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isitts



Joined: 04 Jun 2010
Posts: 189
Location: Korea

PostPosted: Wed Apr 25, 2012 6:10 am    Post subject: Reply with quote

Julli4u2 wrote:
http://www.irs.gov/businesses/international/article/0,,id=169483,00.html - this one should work.

This treaty is only for China. The terms are different for different countries and vary from 1 to 3 years.

this is what article 19 says (US - China):

ARTICLE 19
(Teachers, Professors and Researchers)
An individual who is, or immediately before visiting a Contracting State was, a resident of the other Contracting State and is temporarily present in the first-mentioned Contracting State for the primary purpose of teaching, giving lectures or conducting research at a university, college, school or other accredited educational institution or scientific research institution in the first mentioned Contracting State shall be exempt from tax in the first mentioned Contracting State for a period not exceeding three years in the aggregate in respect of remuneration for such teaching, lectures or research.


Awesome. Thanks!
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wangdaning



Joined: 22 Jan 2008
Posts: 3154

PostPosted: Wed Apr 25, 2012 6:32 am    Post subject: Reply with quote

Some things to note. Make sure you are a resident of the US. Also, be aware that if you get out of the Chinese taxes on this you must pay taxes to your country of residence. It is meant to avoid double taxation, not to make zero taxation. In my case, if I were to pay US taxes on my income, I would pay more than I do here.
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isitts



Joined: 04 Jun 2010
Posts: 189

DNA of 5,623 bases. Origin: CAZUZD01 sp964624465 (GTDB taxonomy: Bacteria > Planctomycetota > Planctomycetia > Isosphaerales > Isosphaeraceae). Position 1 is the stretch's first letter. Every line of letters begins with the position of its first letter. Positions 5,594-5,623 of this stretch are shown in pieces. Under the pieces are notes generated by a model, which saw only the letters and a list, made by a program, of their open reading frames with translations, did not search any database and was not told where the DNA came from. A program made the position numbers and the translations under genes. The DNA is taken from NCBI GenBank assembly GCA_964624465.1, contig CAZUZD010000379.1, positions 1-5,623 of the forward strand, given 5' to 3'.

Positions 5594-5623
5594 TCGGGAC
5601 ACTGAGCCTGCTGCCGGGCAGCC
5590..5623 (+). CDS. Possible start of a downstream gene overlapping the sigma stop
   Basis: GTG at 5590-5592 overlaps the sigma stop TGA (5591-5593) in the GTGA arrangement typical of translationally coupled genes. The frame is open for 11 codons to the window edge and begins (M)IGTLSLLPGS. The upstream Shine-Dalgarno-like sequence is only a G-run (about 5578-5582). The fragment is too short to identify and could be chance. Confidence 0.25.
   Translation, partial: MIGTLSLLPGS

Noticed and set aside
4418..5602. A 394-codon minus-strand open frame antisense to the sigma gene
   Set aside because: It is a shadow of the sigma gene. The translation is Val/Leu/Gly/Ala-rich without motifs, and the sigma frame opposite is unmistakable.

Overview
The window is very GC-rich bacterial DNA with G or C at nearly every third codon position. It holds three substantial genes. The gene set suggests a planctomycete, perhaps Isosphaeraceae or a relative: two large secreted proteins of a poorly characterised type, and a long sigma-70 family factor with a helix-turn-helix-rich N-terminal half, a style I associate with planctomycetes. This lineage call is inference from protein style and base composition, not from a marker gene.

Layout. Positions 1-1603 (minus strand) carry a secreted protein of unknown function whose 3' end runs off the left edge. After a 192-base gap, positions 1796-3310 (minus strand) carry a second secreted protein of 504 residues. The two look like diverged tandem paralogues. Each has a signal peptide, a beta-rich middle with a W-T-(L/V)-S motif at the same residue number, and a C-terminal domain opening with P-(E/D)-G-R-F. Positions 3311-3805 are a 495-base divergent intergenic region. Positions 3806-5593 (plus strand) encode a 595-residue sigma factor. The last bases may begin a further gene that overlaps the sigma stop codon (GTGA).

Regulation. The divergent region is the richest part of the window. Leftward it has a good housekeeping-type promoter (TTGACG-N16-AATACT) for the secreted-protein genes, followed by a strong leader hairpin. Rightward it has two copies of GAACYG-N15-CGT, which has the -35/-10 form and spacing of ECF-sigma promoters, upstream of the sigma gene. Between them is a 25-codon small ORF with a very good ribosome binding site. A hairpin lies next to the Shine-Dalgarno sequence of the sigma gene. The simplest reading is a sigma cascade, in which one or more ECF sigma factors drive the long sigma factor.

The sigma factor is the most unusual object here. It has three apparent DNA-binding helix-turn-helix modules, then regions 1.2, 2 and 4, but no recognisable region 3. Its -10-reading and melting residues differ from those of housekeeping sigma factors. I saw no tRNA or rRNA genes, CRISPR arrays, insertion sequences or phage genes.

Location: Korea

PostPosted: Wed Apr 25, 2012 6:37 am    Post subject: Reply with quote

wangdaning wrote:
Some things to note. Make sure you are a resident of the US. Also, be aware that if you get out of the Chinese taxes on this you must pay taxes to your country of residence. It is meant to avoid double taxation, not to make zero taxation. In my case, if I were to pay US taxes on my income, I would pay more than I do here.


Not if you pass the physical presence test on form 2555 (foreign earned income exemption).
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Javelin of Radiance



Joined: 01 Jul 2009
Posts: 1187
Location: The West

PostPosted: Wed Apr 25, 2012 9:00 am    Post subject: Reply with quote

Good news. When the puzzle is solved be sure to let us know. I'm tired of paying taxes and would like to just avoid paying them to any government.
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isitts



Joined: 04 Jun 2010
Posts: 189
Location: Korea

PostPosted: Wed Apr 25, 2012 12:57 pm    Post subject: Reply with quote

Javelin of Radiance wrote:
Good news. When the puzzle is solved be sure to let us know. I'm tired of paying taxes and would like to just avoid paying them to any government.


Well, I think Jullu4u2 cleared things up. The tax exemption from both countries would only be within your first three years in China. And you'd have to be working at a public school. Generally, buxibans aren't recognized as educational institutions.

The way it would work is (presuming you're within your first three years in China and working at a public or otherwise recognized educational institution):

1. Get the residency certificate from the IRS. This tells China that the US is your tax home and and therefore don't owe taxes to China. As wangdaning said, this means your income is taxable in the US...but...

2. If you have been in China for 330 days (and make less than ~US$91k/year), then you pass the physical presence test on form 2555 (foreign earned income exemption) and therefore don't owe taxes to the IRS.

Under those conditions, you'd be exempt from paying taxes in both countries during the first three years in China.

After the three years is up, you pay taxes to China (but still file the 2555 to be exempt from taxation in the US).

Again, this is presuming you work at a recognized educational institution. That tends to mean public school. Not a buxiban.